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The boss is spying on you...
As you are reading this, I'm on my way to the UK for my first in-person "Future of Work" keynote after 18 months. I'm super excited that live events are possible again!
However, the amount of forms you have to submit to even be allowed to travel is astounding. Fingers crossed that I will get there and back without testing positive...
And while I was filling out these forms, I couldn't help but wonder what happens with all this information? Where is it stored? How long is it kept? It's all subject to the GDPR, so if I really wanted to find out, I could. It isn't worth the trouble (yet), but why do test providers need a copy of my passport?
The more personal information you share, the easier it becomes to fall victim to identity fraud, or some other scam. Data breaches are a daily occurrence now. Just last week, live streaming service Twitch was hit by a hack that exposed 125 GB of data, including earning statements for its users.
But it's not just external sources that are keen to track your data and your movements. Your company is interested too: keystroke tracking, screenshots, and facial recognition are now tools that might be lurking under the surface of your laptop and watch you work.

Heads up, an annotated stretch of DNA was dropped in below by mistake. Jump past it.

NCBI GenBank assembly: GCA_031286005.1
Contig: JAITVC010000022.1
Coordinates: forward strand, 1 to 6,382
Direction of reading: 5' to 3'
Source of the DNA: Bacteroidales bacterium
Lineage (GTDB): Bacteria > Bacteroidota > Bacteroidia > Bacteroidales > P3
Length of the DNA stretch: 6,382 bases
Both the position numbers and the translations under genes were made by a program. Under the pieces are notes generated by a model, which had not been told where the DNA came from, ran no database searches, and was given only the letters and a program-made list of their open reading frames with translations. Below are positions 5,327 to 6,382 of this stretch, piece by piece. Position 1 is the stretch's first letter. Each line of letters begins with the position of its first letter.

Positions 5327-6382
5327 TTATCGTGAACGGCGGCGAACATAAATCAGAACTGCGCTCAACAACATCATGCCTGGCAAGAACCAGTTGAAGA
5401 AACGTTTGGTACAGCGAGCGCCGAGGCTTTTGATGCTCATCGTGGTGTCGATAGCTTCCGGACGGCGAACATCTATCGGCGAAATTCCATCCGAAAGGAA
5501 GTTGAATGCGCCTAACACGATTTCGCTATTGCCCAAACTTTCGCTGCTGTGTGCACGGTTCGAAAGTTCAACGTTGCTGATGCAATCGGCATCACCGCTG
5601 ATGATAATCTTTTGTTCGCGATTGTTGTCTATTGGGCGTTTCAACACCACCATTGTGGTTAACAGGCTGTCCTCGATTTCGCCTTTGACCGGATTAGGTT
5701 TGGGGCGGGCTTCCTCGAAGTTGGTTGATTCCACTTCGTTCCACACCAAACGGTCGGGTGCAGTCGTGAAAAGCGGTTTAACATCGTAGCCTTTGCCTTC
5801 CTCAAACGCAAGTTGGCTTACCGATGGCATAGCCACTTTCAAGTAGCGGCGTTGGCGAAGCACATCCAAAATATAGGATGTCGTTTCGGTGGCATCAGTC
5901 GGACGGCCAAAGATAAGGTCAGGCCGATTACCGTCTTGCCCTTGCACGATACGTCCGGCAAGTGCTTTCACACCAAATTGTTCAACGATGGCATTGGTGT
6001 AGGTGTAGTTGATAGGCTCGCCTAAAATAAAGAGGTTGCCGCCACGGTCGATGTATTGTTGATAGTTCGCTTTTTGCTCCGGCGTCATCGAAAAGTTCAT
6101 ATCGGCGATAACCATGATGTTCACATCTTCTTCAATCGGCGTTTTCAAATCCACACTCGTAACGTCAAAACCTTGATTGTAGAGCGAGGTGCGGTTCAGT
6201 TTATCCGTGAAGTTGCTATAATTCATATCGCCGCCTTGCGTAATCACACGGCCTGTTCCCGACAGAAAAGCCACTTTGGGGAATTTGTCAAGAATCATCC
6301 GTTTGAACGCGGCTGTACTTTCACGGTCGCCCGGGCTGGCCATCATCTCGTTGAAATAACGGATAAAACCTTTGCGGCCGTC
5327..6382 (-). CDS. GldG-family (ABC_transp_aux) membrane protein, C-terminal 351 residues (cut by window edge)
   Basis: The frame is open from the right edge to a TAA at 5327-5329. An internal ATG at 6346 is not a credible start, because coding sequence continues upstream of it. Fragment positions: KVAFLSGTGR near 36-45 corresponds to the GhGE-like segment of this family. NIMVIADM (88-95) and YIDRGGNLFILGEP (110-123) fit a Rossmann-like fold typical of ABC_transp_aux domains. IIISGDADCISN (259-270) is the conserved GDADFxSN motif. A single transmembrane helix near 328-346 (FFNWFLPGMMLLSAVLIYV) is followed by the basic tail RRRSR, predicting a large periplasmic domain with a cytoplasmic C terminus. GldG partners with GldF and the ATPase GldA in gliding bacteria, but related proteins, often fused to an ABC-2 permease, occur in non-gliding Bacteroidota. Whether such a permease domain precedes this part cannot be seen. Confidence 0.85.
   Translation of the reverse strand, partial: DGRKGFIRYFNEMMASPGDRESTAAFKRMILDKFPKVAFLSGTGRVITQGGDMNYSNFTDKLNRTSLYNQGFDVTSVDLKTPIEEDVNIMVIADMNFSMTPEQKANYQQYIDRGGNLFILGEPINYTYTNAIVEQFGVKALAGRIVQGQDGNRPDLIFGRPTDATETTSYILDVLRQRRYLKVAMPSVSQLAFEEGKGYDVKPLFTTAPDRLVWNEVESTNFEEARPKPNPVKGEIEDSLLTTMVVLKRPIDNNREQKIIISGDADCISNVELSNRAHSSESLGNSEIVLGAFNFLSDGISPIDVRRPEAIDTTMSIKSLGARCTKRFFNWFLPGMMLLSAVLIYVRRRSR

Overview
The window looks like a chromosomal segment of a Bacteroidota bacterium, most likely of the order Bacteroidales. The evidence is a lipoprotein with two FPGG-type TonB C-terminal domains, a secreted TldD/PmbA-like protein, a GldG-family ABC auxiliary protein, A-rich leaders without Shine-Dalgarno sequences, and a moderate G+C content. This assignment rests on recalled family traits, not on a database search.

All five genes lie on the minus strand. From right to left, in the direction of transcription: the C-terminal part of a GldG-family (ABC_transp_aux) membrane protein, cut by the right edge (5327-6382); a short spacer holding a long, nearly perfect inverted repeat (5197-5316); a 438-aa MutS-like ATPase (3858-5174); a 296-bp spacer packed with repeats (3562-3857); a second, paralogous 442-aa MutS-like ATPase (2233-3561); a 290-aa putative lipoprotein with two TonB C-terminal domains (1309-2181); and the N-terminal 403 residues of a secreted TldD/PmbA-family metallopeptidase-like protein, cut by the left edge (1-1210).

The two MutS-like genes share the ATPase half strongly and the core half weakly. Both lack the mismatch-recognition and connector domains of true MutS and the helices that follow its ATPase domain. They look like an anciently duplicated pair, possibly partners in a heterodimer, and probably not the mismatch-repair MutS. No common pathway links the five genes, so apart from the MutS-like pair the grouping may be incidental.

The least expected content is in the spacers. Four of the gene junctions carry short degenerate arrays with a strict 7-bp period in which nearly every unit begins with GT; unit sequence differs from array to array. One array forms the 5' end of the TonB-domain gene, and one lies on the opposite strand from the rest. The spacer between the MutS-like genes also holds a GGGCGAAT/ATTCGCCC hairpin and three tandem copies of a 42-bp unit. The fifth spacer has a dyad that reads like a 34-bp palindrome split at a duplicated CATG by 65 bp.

In the Netherlands we have a saying that goes: "trust comes on foot and goes on horse back". It signals that trust is earned - slowly - but can be damaged - quickly.
And once trust is gone, it will never be like it was.
There has always been some form of surveillance in the workplace. Before the pandemic, managers could see their teams working in the office (even though you never knew exactly what they were doing). It was a visual, in-person form of control. When that disappeared, the only thing left was trust.
Trust has been key in the employer-employee relationship during the pandemic. Companies had to trust that their employees did the right thing under difficult circumstances. Employees had to trust their leaders to get them through.
And even though the majority of employees were more productive while working from home, many organizations don't really trust their people. They introduced surveillance tools to ensure that people were actually working while at home. Sometimes this was even done without employees' knowledge - and consent.
Surveillance tools are booming
Global demand for worker surveillance tools saw a 63% increase since March 2021 compared to pre-pandemic average. And that's a 24% increase compared to nine months prior.
You find many stories online of workers who suddenly realized they were being watched - all left their employment shortly after. People don't like to be spied on, and especially not without them knowing.
What does the research tell us? Employees who had their performance electronically monitored perceived their working conditions as more stressful, and reported higher levels of boredom, psychological tension, anxiety, depression, anger, health complaints and fatigue.